Deadly Gorge Bungee Design (Energy Practical)

After seeing many videos and images of other high school physics classes doing some variation of a bungee jump, we, fellow teacher Jeremy Smith and I, decided to implement one of our own.  This turned out to be a great way to wrap up our energy unit as students would be exposed to all three types of mechanical energy in this problem.  Our Deadly Gorge Bungee Jump Design was simple, it asked students to design a bungee jump that could work for a range of customers, in this case masses ranging from 100 g to 750 g.  Materials were limited to springs(we’re fortunate enough to have several sets of these that work great), string, and an adjustable ring stand.

IMG_1632It was really interesting to watch as the students got started right away.  Almost all of the groups began by simply playing with the materials, I often encourage this with new materials in class, just so students can learn on their own how they work.  Quickly following this initial play period was the adjust and check period.  There were no calculations being done, simply students writing down the height of the jump point and whether it hit the ground or didn’t come close enough.  I try not to step in too much with these types of problems, hoping that students will eventually apply the equations to the problem.  At the start of the next class period I helped the students talk through a conceptual understanding of the setup, including the variables and energy types.  This helped tremendously as groups started to work through the problem on paper.  About half of them had it, the other half just couldn’t get past the number of variables.  Those groups that struggled ended up coming to see me for some extra help and we talked through it together.


On test day students chose one of 5 random masses and setup their jumps according to their calculations and testing.  Not all groups were successful on test day, with some groups dipping into the water, one group hitting the bottom, and a few just missing.  It was great to see their reactions and the groups that didn’t get it went immediately to figuring out why it didn’t work.



This setup allowed groups to adjust one of three variables in order to be successful.  They could use a different spring, a different length of string, or adjust the height of the ring stand.  All three of these methods were employed in my class, the easiest adjustment though is simply to change the height of the ring stand according to calculations, this ends up being a quadratic with two solutions, one being negative.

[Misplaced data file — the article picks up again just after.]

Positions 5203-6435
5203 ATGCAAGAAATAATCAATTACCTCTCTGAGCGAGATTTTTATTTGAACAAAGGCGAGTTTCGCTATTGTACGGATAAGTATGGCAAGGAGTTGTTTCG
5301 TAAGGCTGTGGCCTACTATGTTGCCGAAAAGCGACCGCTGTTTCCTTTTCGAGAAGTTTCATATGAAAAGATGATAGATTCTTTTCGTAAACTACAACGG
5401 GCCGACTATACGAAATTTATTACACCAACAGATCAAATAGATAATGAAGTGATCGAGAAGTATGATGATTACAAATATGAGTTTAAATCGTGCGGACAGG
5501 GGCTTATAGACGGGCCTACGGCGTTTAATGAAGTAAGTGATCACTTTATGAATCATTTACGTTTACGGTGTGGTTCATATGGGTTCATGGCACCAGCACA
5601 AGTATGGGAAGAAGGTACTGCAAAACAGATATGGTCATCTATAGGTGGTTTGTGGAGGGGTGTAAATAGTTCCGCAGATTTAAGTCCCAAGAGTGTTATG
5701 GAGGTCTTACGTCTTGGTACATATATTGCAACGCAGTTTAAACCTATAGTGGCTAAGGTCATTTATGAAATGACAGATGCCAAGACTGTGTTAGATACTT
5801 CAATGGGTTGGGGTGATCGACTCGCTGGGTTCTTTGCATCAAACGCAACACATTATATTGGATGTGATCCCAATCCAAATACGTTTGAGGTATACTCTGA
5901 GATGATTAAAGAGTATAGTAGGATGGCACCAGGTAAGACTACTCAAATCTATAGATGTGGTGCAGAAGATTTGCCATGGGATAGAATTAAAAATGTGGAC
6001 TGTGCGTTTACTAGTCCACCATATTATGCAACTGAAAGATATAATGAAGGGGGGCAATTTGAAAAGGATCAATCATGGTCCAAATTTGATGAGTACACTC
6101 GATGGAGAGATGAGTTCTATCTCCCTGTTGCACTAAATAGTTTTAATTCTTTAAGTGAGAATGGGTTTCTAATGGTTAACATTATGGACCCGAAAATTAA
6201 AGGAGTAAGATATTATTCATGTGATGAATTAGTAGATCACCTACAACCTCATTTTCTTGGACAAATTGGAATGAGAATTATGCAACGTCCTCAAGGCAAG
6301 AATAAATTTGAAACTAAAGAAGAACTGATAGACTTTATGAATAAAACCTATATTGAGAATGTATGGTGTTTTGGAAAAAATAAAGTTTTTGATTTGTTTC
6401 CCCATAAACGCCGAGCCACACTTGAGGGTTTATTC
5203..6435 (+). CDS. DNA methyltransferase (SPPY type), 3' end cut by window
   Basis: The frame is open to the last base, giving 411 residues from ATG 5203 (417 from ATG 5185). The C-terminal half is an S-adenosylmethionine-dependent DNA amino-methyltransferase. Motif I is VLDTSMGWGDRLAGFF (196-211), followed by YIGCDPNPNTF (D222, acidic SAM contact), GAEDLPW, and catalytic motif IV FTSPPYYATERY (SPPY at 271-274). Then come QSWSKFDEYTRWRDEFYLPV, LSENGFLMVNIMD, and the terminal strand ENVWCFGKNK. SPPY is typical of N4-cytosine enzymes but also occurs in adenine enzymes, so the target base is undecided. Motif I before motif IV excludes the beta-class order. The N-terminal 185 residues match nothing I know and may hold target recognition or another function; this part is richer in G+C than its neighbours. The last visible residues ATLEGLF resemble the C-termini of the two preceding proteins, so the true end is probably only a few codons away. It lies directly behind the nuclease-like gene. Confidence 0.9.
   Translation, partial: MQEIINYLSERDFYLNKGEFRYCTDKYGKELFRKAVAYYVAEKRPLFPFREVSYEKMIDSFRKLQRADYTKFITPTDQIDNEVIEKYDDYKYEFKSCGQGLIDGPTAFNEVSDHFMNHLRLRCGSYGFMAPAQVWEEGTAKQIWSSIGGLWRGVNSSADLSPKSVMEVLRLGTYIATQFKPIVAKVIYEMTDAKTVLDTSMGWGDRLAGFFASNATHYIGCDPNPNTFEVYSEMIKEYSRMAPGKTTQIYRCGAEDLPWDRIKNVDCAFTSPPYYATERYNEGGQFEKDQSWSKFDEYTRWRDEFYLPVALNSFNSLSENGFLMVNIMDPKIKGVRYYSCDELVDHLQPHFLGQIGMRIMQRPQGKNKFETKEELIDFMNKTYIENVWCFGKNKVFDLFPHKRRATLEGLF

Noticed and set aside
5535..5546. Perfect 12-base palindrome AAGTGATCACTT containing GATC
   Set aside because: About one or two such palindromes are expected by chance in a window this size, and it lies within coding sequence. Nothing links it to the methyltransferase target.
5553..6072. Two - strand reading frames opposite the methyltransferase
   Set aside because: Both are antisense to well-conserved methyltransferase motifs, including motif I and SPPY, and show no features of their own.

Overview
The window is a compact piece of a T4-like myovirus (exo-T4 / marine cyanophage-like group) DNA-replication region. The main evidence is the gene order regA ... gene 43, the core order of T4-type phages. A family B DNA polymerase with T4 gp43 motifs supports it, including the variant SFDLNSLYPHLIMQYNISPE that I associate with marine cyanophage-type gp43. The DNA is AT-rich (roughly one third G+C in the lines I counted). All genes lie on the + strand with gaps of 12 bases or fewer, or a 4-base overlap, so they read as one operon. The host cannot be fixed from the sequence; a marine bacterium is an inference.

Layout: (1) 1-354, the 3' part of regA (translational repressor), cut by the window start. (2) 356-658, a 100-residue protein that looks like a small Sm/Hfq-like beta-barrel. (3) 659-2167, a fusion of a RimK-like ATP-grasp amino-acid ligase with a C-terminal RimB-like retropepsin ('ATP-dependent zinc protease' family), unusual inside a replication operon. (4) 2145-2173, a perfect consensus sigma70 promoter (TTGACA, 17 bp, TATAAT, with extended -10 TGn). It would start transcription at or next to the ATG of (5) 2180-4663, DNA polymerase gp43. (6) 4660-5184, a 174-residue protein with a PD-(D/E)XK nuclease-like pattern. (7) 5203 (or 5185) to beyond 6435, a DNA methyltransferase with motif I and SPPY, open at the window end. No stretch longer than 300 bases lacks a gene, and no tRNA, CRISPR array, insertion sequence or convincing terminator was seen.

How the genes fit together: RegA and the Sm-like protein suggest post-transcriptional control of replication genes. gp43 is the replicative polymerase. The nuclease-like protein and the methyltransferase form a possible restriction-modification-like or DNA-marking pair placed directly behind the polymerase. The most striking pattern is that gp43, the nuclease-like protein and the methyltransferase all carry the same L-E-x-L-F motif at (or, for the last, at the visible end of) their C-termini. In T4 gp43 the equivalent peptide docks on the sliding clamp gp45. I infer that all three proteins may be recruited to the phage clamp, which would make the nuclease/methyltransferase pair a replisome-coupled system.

One aspect of the problem that I’d like to quantify is the acceleration of the mass as it is slowed, as an actual bungee jump needs to do this smoothly so the customer doesn’t experience whiplash.



Cart Races Lab Practical

I borrowed this idea that I originally saw from @rutherfordcasey and @kellyoshea.  I am always thinking about ways for students to collect data and to be able to assess their methods using that data.  So I decided to time the finish using two force plates, allowing us to quantify the race.  This turned out to be a rewarding lab practical midway through our Newton’s 2nd Law unit.


The students received a fairly simple set of questions to guide them through the process and to give me something substantial enough to assess their understanding.

Newton’s 2nd Law

  1. Using the setup at the front of the room calculate where the two carts must start from in order to hit the force plate at the bottom of the ramps at the same time. The carts must travel a minimum of 1.0 m. Show all of your work in a neat and well organized manner below. You must provide some narrative to describe what you are solving for in each step.
  2. Test your calculations. How far off are you, is it within an acceptable amount of error?
  3. If the two carts do not hit at the same time, within an acceptable amount of error, re-evaluate your solution and perform the test again.
  4. What sources of error exist in this experiment so that your theoretical values do not match what actually happens?

In small groups the students worked through the solution and began testing.  They also learned how to measure the angle of an incline using a protractor and plumb bob.


The 1.0 m minimum forced them to put more thought into the kinematics of the carts’ motion which was a great review of prior material.  After calculating and running their tests all groups were able to get great data, with the carts hitting within 0.10 s of each other.

Screen Shot 2015-03-05 at 12.51.04 PM